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Pria Dee
Little Moe can't Fly
Pria Dee, author
Little Moe is worried about surviving cold weather, for he is not ready to fly south and winter is coming. His flock leaves but little Moe keeps trying until one day he soars in this tale of survival.
Little Moe is a Canadian gosling and a late bloomer, behind his siblings when it comes to swimming and flying. Being teased by his brothers and sisters yet encouraged by his doting mother, Moe is determined to learn how to fly before winter comes. This cute, empathetic, and (eventually) high-flying motivational picture book from Dee (author of the Billy and Molly Butter Stories series among other childrens’ books) emphasizes never giving up and the truth that it is okay when learning how to do something that others can do takes a little more time and practice. Little Moe Can’t Fly carries the imprint “Michigan Nature Stories,” and as the gosling the others call “Slow Moe”—he was slow to hatch, waddle, and swim—strives to learn to fly, young readers will learn interesting facts about Canadian geese, such as their flying patterns, when they migrate south, where they live, what they eat, and their growth from fuzzy yellow hatchlings to mature geese.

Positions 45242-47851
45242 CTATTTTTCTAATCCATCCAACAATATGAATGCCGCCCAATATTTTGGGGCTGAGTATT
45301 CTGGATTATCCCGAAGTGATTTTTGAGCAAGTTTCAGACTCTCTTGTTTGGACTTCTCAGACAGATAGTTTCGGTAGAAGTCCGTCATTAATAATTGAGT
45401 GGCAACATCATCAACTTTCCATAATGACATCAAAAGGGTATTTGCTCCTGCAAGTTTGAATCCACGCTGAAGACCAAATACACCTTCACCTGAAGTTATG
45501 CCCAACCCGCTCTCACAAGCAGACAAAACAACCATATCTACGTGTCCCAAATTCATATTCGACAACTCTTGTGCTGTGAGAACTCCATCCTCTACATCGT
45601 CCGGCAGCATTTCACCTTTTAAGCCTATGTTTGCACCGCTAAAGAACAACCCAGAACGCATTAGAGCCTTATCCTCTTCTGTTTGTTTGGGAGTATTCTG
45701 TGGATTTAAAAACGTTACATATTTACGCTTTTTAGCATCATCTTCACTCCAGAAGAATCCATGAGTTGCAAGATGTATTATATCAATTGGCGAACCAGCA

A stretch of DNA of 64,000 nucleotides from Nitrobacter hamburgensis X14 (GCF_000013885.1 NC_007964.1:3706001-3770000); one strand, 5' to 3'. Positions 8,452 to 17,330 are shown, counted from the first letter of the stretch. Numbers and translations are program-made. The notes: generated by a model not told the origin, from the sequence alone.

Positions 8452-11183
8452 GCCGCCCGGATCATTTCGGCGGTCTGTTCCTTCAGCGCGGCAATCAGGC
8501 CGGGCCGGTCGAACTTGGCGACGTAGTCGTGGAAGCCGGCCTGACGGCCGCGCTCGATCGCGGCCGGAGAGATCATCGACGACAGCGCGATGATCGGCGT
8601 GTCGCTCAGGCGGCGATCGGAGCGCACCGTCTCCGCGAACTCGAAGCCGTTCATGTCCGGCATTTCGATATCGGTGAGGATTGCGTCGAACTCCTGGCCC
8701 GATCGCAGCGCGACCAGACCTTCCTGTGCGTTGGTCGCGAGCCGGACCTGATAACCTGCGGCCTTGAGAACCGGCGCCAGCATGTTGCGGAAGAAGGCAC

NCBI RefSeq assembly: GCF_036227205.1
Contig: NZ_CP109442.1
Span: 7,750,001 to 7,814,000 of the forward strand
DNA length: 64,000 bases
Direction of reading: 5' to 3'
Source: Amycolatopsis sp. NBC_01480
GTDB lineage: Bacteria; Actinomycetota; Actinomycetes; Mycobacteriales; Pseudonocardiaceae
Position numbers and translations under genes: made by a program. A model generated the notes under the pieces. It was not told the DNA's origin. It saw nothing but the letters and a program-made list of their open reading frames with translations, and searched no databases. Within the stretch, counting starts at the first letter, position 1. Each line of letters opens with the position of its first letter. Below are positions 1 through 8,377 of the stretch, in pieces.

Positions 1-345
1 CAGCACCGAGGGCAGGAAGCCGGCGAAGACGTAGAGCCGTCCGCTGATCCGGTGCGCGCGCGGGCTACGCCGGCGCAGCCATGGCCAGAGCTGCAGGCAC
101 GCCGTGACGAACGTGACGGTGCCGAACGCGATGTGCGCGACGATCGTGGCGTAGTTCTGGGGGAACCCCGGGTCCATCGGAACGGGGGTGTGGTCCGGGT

Moe's story is full of support, encouragement, and survival instincts, but the book is also fun and inviting, filled with vibrantly illustrated images from Emily Hercock and warm easy-to-read-aloud prose that comes to life with lyrical alliteration, as when Moe "flaps, flutters, and flounders" to try to stay airborne. Though it’s set in sky and waterways it still centers around concerns that young readers face, such as bullying, feelings of inadequacy, and determination in the face of adversity, insecurity, and disappointment.

This engaging children's story has been crafted to inspire young readers to always strive for their best and to never lose sight of their goals. Little Moe Can't Fly also demonstrates the hard work that goes into achieving a difficult task or acquiring a skill, even when one flounders at first. Snapshots of real Canadian geese in the final pages illustrate the birds’ life cycle, with an eye toward Michigan.

Takeaway: Inspirational story of a gosling striving to soar after floundering.

Comparable Titles: Robert Kraus's Leo the Late Bloomer, Toni Collier's Broken Crayons Still Color.

Production grades
Cover: A-
Design and typography: A
Illustrations: A
Editing: A-
Marketing copy: A-